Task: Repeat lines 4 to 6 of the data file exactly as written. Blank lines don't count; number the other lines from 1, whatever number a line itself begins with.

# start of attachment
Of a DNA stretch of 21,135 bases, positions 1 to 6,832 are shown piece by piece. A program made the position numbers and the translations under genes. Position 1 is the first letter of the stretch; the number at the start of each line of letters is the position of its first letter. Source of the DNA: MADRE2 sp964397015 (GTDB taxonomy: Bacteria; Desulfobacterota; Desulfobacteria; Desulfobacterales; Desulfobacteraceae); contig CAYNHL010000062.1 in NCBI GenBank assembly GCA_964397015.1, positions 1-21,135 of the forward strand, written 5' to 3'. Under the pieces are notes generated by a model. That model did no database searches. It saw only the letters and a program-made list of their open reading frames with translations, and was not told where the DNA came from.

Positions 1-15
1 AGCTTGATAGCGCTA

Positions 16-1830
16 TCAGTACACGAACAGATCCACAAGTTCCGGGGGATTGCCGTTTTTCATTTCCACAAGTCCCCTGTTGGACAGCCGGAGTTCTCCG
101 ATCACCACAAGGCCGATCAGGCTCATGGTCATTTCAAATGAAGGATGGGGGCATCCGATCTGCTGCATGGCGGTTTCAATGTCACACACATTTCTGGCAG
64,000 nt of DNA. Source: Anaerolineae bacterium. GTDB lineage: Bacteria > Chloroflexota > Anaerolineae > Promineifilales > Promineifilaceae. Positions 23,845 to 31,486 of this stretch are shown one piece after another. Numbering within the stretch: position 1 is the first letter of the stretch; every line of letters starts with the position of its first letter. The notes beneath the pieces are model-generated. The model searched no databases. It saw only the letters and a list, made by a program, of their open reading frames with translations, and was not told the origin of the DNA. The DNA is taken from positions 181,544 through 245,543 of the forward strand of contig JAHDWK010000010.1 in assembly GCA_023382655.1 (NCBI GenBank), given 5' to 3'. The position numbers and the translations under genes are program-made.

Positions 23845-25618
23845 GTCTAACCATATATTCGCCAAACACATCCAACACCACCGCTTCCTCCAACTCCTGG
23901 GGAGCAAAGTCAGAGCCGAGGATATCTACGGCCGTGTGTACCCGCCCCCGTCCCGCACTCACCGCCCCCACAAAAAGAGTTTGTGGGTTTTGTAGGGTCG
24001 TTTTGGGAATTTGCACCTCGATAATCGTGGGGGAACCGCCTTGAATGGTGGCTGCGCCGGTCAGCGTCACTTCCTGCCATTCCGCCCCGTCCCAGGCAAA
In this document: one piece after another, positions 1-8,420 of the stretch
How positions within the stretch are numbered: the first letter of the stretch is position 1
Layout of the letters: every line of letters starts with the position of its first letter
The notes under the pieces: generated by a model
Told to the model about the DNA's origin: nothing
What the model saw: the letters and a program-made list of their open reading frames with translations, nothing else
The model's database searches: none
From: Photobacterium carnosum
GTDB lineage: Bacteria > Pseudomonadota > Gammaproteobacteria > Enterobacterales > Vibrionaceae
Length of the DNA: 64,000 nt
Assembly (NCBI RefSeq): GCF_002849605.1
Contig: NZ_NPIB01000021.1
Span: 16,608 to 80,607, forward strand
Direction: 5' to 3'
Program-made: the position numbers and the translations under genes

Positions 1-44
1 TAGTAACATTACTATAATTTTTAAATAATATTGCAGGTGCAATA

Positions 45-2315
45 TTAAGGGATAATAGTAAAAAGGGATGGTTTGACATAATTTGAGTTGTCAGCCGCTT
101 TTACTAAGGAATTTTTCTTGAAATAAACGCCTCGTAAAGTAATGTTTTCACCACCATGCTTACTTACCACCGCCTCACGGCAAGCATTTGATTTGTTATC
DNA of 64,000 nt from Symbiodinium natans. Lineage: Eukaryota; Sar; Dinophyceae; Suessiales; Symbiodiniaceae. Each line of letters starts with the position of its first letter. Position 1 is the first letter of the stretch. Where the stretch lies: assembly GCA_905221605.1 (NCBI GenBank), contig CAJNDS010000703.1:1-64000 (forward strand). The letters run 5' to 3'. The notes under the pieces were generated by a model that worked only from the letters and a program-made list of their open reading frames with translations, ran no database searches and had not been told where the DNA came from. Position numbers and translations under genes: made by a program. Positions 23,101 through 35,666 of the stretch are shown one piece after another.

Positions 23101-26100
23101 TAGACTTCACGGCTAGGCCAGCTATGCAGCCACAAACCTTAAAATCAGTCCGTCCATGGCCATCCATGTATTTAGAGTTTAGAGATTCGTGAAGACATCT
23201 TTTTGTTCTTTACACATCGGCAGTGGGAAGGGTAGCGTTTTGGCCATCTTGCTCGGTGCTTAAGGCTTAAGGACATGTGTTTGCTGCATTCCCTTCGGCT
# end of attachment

Positions 16-1830
16 TCAGTACACGAACAGATCCACAAGTTCCGGGGGATTGCCGTTTTTCATTTCCACAAGTCCCCTGTTGGACAGCCGGAGTTCTCCG
101 ATCACCACAAGGCCGATCAGGCTCATGGTCATTTCAAATGAAGGATGGGGGCATCCGATCTGCTGCATGGCGGTTTCAATGTCACACACATTTCTGGCAG